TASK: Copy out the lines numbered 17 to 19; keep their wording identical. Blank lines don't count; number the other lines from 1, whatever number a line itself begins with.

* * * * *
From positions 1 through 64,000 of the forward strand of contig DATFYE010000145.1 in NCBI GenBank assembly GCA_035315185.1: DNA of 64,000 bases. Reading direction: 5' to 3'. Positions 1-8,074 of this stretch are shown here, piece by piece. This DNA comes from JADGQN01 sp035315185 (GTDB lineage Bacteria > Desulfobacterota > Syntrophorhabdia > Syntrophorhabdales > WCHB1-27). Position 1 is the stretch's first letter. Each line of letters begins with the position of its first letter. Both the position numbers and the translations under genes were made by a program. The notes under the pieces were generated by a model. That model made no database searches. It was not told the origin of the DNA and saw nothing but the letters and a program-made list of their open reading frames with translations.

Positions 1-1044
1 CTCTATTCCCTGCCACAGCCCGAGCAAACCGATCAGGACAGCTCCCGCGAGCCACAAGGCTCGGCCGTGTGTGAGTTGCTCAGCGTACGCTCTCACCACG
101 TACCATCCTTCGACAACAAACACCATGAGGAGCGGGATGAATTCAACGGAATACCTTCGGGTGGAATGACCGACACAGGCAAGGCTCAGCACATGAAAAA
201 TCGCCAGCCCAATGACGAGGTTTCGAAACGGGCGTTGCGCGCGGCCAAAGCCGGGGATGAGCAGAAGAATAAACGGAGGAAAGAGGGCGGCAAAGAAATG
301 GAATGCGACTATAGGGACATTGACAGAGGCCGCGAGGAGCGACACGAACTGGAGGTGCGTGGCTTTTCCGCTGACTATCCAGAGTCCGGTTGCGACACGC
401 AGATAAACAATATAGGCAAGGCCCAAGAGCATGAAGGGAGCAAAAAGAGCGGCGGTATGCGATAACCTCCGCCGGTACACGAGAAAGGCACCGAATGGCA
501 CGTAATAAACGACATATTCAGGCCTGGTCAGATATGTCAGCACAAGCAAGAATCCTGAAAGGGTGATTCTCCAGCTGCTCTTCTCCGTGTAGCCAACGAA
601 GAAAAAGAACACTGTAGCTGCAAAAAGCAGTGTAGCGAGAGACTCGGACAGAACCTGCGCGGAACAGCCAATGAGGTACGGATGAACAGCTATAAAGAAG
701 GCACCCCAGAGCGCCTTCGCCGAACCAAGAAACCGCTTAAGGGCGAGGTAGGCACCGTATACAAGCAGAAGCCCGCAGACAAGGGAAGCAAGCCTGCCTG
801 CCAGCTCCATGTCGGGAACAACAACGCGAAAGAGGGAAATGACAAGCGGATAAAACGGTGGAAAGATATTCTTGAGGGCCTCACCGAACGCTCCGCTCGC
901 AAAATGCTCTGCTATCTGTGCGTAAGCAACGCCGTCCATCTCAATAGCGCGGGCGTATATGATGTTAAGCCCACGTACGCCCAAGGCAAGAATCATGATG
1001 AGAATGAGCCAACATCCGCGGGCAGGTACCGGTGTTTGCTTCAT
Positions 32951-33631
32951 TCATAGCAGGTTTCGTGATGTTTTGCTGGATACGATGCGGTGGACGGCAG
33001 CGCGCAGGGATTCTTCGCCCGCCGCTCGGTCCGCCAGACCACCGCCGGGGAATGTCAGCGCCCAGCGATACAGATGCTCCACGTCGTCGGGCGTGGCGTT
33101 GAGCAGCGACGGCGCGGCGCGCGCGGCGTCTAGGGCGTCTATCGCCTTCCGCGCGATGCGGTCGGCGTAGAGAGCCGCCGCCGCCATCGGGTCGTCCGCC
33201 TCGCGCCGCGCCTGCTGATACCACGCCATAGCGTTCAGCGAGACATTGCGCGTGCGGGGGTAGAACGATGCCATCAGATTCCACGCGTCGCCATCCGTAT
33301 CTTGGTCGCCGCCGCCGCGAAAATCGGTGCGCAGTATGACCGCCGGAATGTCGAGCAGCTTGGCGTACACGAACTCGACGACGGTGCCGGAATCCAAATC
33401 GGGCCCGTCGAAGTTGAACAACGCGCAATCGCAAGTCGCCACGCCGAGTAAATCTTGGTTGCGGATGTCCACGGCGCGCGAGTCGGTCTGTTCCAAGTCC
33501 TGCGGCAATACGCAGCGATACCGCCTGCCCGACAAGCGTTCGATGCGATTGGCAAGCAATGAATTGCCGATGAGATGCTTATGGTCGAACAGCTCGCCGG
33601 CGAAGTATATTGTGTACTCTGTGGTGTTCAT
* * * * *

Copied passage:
33101 GAGCAGCGACGGCGCGGCGCGCGCGGCGTCTAGGGCGTCTATCGCCTTCCGCGCGATGCGGTCGGCGTAGAGAGCCGCCGCCGCCATCGGGTCGTCCGCC
33201 TCGCGCCGCGCCTGCTGATACCACGCCATAGCGTTCAGCGAGACATTGCGCGTGCGGGGGTAGAACGATGCCATCAGATTCCACGCGTCGCCATCCGTAT
33301 CTTGGTCGCCGCCGCCGCGAAAATCGGTGCGCAGTATGACCGCCGGAATGTCGAGCAGCTTGGCGTACACGAACTCGACGACGGTGCCGGAATCCAAATC